That said, you’ll have some people – mentors, professors, friends, magazine columnists you met once at a party, ministers – who you want to send a copy to. You might think about sending an extra signed copy with a sticky note inside suggesting they give it to someone who might like it. Essentially, you’ve just created a small army of hand-sellers. (It’s a cool trick I stole from someone on the Internet.)

Anyway, do what you want, of course. Read from the book. Don’t read from the book. Plant people in the audience to ask questions you want to answer. Hire a streaker. Give out chocolates. Whatever.

Basically, what I’m saying is that you want to be nice about it and make things easier for folks. These things can get pretty painful in your soul, can cause you to sweat right through your fancy $89 new sport coat from Kohl’s and spend the rest of the night hoping no one notices that you’re not lifting your arms.

Relax. Plan a little. And, of course, don’t try to do any of this without substantial pharmaceutical help.

Wednesday, May 27, 2015

The Confidence Game

by Holly West

I'm up against a deadline for a story I'm really excited about. Quite unexpectedly, I came up with a concept that has some real potential--maybe even something I can expand into a novel or series in the future. But developing the story has been a real challenge for me so instead of being cool and confident about turning it in on time, I'm a little bit freaked out.

No worries, I have a week left and a fairly clear schedule. I can do it.

Which leads me (sort of) to the topic of this week's post: Confidence.

One of my author friends, James Scarantino, posted a link to Dennis Lehane's 10 Rules for Making it as a Writer and one of the rules resonated with me.

There's nothing wrong with a titanic ego
People I've met who have big egos about the work are he people I want to work with. They know why they're in the room. They're not insecure, they're not going home filled with self-loathing and making that everyone else's problem. The people with the worst egos are people that suck at their jobs.
Perhaps because my own ego is not so large, I've always considered those people who I perceived to have big egos as being a bit dickish. Sometimes, a lot dickish. But clearly, it doesn't have to be that way. There is a difference between, as Lehane says, "knowing why you're in the room," and being a jerk. And just because I might be intimidated by someone with more self-confidence than I have doesn't mean that person is a dick.

Let me just point out that knowing I'm insecure doesn't mean I think I suck at my job. The one thing I rarely question is whether I can write well, because I know I can and I do. Does that make me a dick? Nope. And if you feel the same way about your own work, whatever it might be, it doesn't make you one either.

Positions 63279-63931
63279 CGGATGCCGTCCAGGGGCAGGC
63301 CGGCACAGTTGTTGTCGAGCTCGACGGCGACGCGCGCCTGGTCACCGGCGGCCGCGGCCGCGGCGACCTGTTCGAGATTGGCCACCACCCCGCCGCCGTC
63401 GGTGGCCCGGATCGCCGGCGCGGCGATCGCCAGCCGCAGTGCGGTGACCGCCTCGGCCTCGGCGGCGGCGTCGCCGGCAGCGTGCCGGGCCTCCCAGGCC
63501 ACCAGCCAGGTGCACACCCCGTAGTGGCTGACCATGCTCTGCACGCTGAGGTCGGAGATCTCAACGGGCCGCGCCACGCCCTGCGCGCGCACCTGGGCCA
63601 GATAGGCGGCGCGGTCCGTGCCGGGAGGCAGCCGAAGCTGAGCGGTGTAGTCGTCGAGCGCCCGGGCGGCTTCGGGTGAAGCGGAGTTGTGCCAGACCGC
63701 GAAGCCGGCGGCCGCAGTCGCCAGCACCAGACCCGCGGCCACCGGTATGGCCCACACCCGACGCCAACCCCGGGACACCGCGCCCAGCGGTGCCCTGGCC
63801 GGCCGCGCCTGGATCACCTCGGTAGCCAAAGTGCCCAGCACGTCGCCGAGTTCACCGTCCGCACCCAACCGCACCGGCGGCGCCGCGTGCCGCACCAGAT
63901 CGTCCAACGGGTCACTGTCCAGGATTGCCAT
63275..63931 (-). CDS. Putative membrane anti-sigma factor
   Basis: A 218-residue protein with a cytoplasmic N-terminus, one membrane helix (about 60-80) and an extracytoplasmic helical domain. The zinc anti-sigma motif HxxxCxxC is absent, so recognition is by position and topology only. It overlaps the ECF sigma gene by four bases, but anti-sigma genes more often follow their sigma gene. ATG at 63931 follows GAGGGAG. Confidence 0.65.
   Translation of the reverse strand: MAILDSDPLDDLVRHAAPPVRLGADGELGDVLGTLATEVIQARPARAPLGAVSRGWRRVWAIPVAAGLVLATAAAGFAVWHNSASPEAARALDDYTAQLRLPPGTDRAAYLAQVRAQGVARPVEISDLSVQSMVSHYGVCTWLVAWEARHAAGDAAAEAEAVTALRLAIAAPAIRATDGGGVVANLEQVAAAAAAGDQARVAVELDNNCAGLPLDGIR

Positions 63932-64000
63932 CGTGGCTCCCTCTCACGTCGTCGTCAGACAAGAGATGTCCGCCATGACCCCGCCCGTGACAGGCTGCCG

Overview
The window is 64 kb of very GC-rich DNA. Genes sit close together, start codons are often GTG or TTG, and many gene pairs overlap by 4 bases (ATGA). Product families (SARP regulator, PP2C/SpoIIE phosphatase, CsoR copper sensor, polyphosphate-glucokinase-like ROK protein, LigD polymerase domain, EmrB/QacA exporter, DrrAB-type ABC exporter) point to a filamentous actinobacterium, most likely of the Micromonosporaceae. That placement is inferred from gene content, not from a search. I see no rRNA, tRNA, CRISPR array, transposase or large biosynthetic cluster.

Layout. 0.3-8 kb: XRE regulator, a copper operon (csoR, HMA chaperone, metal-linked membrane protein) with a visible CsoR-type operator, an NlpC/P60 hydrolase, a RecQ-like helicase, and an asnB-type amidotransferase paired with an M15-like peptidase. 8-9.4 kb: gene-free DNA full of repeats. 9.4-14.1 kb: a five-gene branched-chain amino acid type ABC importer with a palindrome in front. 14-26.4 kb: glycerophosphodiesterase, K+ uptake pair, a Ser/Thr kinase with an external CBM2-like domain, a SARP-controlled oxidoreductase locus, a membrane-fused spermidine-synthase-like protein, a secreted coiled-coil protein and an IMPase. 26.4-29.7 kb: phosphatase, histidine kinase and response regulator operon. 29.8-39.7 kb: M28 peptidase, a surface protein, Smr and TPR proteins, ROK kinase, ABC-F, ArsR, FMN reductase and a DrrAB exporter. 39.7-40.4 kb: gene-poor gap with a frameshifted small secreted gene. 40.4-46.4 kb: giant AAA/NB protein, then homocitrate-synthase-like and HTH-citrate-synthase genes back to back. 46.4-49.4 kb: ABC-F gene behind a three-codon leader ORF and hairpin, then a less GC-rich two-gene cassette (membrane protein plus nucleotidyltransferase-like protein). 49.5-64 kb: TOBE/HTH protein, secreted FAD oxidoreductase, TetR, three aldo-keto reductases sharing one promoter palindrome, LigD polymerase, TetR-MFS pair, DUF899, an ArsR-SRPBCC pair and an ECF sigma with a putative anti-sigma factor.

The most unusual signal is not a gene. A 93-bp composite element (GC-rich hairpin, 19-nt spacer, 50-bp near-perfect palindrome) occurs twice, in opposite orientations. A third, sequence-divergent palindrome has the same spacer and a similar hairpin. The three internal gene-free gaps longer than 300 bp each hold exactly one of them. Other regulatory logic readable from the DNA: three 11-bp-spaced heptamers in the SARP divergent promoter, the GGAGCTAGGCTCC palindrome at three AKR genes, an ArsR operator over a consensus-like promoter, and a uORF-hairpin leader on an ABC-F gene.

I guess I just needed someone with a whole lot more experience than I have--Mr. Lehane--remind me of that.

Monday, May 25, 2015

Inspiration from The Boss

I felt a post on Springsteen on Memorial Day was fitting. Don't see the connection? Stay with me.

The other night, I stumbled across an old documentary on Bruce Springsteen. It was near the beginning, and quickly caught my attention. Here was a guy who skipped his own high school graduation, who they talked about being socially awkward.

And we all know how successful Springsteen has been.

I mean, can we even agree on his best song? For me?

Rolling Stone ranks it #28 of Bruce's top 100 hits.  I never seem to be very mainstream.

Brian might say...

#3 on that Rolling Stone list.

It wasn't just the music that caught my attention in this special. It was the substance. With two teenagers, one of whom has already been in the, "I hate school" state for what seems like forever, and the other has been feeling stressed and unhappy at school and socially lately.

They actually said they'd consider switching schools. And believe me, that's a sign that things are bad.

I rewound the program and started recording it, thinking that perhaps the kids would find some encouragement in knowing that someone who's gone on to be as successful as Springsteen wasn't always Mr. Popular.

Instead, the program took my respect for him to a whole new level, got me thinking about Memorial Day, and actually reassured me creatively.

Memorial Day, because in the wake of 9/11, Bruce Springsteen picked up the phone and called widows in New Jersey, and listened to people. He internalized all of that loss and the impact of that horrific day, and produced a remarkable album, that's been my favorite Springsteen for years.

Oddly enough, as a teenager, I'd fallen into the trap of perceiving him as jingoistic, and a little too "ra ra America" for my tastes. Perhaps that's something Americans can't fully understand, but the American psyche and patriotism is something I've explored in my marriage, and my day to day experience, and is something for another post, another day.

It takes really reading the lyrics to appreciate the message.

Born down in a dead man's town
The first kick I took was when I hit the ground
You end up like a dog that's been beat too much
Till you spend half your life just covering up
Born in the U.S.A.
I was born in the U.S.A.
I was born in the U.S.A.
Born in the U.S.A.
Got in a little hometown jam so they put a rifle in my hand
Sent me off to a foreign land to go and kill the yellow man
Born in the U.S.A.